China

Correspondents say working in China isn’t getting easier

Nearly all foreign correspondents reporting from China say that the country’s working conditions fail to meet international standards, according to a report released Tuesday by the Foreign Correspondents’ Club of China.

According to the report, which was based on a survey of 120 members of the correspondents’ club, 96 percent of respondents say that working conditions are “almost never” on par with conditions elsewhere around the globe. Nearly half (44 percent) said conditions in the country held steady compared to last year and a third said they worsened from year to year:

China’s importance in current affairs continues to grow, and foreign journalists’ efforts to chronicle the important events and changes have kept pace. Unfortunately, getting access to the news in China is not getting any easier.

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Survey: For foreign correspondents in China, getting a press card still ‘a privilege rather than a professional right’

In January of this year, the Foreign Correspondents’ Club of China conducted an annual survey of members’ visa issues and found that, compared with past years, getting a visa in China was easier for foreign journalists in 2014. In an email, the FCCC reported the findings of the survey, which had 126 responses.

We are disturbed, however, to find that the Chinese authorities are continuing to abuse the press card and visa renewal process in a political manner, treating journalistic accreditation as a privilege rather than a professional right, and punishing reporters and media organizations for the content of their previous coverage if it has displeased the government.

Some of the findings:

– Authorities appeared to use visas as a tool to threaten journalists, causing some to leave the country, one to change jobs and several to miss important stories. Read more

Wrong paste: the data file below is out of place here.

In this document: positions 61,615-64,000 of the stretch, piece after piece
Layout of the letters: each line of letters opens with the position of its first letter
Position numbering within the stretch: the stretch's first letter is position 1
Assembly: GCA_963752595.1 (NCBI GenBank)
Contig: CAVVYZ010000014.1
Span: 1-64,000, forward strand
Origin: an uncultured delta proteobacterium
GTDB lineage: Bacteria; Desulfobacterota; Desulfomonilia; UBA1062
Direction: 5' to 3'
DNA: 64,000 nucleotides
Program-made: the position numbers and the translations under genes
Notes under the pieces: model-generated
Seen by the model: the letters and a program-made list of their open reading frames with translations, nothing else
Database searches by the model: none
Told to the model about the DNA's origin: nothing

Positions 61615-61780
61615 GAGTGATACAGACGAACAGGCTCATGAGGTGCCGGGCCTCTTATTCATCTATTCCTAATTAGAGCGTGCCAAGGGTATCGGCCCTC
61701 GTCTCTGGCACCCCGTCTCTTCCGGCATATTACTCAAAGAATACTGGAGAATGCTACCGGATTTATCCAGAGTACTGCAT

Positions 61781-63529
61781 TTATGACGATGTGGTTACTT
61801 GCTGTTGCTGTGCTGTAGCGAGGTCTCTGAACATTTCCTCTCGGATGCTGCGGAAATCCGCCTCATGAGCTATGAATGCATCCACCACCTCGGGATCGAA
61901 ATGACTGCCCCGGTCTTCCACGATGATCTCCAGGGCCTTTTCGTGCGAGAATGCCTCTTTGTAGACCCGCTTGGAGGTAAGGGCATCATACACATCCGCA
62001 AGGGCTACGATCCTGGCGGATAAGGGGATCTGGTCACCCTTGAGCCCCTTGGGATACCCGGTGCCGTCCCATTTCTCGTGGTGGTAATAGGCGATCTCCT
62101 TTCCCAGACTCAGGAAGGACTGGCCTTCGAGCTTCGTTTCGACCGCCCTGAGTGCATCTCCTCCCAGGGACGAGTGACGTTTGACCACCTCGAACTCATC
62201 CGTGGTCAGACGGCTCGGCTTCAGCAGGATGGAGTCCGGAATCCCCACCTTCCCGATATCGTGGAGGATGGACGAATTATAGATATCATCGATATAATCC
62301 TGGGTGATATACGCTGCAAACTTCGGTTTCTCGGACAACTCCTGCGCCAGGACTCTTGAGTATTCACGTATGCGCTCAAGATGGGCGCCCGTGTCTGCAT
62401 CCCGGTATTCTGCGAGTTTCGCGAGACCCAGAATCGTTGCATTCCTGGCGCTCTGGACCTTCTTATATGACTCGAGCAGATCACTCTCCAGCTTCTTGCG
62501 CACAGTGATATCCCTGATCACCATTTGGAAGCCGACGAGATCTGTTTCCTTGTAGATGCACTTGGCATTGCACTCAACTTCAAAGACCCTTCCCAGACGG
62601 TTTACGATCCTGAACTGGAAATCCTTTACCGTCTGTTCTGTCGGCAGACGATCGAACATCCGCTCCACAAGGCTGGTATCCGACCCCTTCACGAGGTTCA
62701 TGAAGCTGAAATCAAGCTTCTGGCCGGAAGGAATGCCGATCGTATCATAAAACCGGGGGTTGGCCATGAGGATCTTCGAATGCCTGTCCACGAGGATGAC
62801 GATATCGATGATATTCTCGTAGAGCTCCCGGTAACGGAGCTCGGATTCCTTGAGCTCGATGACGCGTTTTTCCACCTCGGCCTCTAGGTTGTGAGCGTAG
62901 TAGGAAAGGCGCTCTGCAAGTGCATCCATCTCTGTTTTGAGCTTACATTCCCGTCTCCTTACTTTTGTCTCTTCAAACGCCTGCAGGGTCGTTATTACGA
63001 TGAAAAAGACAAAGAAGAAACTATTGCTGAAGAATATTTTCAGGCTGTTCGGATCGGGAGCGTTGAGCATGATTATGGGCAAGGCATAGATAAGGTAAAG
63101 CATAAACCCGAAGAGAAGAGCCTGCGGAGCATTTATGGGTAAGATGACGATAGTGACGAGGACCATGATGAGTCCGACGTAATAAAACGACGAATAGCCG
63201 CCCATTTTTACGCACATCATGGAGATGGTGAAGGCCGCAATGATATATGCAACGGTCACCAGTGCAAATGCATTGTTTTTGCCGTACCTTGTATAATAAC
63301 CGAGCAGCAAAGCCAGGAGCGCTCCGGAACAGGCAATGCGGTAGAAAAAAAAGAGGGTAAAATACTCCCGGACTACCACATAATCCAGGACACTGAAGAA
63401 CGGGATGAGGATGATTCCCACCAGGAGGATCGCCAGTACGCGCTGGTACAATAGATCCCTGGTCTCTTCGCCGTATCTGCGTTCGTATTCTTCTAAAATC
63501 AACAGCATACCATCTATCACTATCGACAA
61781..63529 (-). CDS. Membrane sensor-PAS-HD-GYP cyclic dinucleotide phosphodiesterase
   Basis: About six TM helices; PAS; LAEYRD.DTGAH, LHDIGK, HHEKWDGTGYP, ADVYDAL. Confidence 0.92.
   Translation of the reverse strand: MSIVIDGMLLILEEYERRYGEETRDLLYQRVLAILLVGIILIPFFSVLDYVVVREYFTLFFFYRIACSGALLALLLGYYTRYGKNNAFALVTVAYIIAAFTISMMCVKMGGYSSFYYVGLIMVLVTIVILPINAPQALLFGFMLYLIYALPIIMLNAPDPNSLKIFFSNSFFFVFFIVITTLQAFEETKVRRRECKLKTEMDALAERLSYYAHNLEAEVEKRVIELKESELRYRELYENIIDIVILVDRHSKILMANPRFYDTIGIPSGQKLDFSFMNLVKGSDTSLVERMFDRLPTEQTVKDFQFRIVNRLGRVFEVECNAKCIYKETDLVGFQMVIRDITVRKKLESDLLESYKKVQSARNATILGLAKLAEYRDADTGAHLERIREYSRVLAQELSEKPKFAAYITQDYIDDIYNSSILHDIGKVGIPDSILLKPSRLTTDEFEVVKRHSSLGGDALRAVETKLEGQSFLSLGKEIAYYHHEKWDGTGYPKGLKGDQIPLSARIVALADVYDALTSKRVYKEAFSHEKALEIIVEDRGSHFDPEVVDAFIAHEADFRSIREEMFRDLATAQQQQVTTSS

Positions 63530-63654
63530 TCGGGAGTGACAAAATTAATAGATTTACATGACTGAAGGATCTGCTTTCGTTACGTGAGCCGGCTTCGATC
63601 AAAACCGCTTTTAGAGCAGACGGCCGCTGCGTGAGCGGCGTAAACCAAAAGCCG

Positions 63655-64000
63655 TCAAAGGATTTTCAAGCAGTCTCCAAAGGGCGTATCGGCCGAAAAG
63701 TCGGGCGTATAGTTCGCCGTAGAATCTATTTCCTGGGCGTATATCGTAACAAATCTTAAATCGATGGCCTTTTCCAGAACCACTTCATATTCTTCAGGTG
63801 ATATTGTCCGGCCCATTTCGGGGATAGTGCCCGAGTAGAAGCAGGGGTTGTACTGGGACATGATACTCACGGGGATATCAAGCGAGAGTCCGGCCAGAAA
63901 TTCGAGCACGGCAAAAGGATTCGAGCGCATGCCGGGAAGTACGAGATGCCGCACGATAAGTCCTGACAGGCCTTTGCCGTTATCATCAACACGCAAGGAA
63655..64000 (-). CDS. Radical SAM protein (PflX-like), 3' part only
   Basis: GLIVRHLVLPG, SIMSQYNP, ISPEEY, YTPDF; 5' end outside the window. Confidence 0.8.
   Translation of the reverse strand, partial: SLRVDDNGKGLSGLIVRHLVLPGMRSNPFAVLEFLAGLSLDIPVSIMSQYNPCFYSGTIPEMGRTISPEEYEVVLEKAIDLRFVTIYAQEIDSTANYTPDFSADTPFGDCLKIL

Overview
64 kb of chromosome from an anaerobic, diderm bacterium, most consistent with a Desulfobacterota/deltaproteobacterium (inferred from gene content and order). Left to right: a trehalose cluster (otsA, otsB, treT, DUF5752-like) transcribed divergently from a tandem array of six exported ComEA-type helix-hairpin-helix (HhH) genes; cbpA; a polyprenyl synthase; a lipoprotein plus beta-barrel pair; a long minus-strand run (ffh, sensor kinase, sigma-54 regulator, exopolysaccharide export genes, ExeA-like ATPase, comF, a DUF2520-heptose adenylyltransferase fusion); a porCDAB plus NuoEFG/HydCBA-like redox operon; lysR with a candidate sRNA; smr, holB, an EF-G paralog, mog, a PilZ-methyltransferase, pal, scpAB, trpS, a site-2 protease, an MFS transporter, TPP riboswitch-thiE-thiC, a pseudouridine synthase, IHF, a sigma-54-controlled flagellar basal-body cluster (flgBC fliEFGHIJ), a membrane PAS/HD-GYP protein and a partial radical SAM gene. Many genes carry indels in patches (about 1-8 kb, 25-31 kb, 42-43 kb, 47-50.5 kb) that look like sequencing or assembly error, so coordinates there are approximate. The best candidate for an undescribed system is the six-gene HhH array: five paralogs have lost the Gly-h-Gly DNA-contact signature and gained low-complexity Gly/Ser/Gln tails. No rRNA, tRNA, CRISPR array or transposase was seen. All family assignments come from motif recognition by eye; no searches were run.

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Why NYT journalists are essentially stuck in China

Good morning. Here are 10 media stories.

  1. Why New York Times journalists can’t leave China

    The country's visa backlog puts people currently stationed there "in an unenviable professional position: Should they leave their posts, they can be pretty sure at this point that their editor won’t be able to replace them." (WP) | "At a news conference in Beijing alongside President Obama, China’s leader, Xi Jinping, appeared to draw a link between unfavorable coverage and access for reporters, saying that the visa problems of news organizations were of their own making." (NYT) | NYT editorial: "A confident regime that considers itself a world leader should be able to handle truthful examination and criticism." (NYT)

  2. Washington Post appends multiple editor's notes to Zakaria columns

    David Folkenflik noticed they were up.

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BBC website blocked throughout China

BBC

The BBC’s website has been subjected to “deliberate censorship” across China in the wake of its coverage of Hong Kong’s Umbrella Revolution, the network reports.

Weeks ago, the BBC reported that Instagram appeared to be blocked in China, and phrases like “Occupy Central” and “Hong Kong students” were hidden on Twitter searches.

The BBC notes that it has been the subject of “intermittent blackouts” in China while reporting on the country.

Also on Wednesday, Reuters reported that a Chinese official in Hong Kong told foreign journalists to report on the ongoing Umbrella Revolutions demonstrations “objectively”.

Related: Kristen Hare’s Twitter list of journalists covering the Umbrella Revolution

The BBC’s website was most recently blocked in April 2012, during the network’s coverage of activist Chen Guangcheng’s escape, according to the BBC. Read more

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Chinese police officers, paramilitary policemen and plainclothes security personnel prepare to clear Tiananmen Square ahead of an official ceremony in Beijing, China, on May 12, 2014. (AP Photo/Ng Han Guan)

On eve of Tiananmen anniversary, early optimism pushed aside by press, speech crackdown

Chinese police officers, paramilitary policemen and plainclothes security personnel prepare to clear Tiananmen Square ahead of an official ceremony in Beijing, China, on May 12, 2014. (AP Photo/Ng Han Guan)

Two years ago in China, during the run-up to the Communist Party’s ritual changing of the guard, there was a heady mood of expectation that the country’s new top leaders might revive long-stalled political reform and maybe, just maybe, reopen the history books on one topic considered taboo: the June 4, 1989 massacre of hundreds of unarmed pro-democracy students in the streets around Beijing’s Tiananmen Square.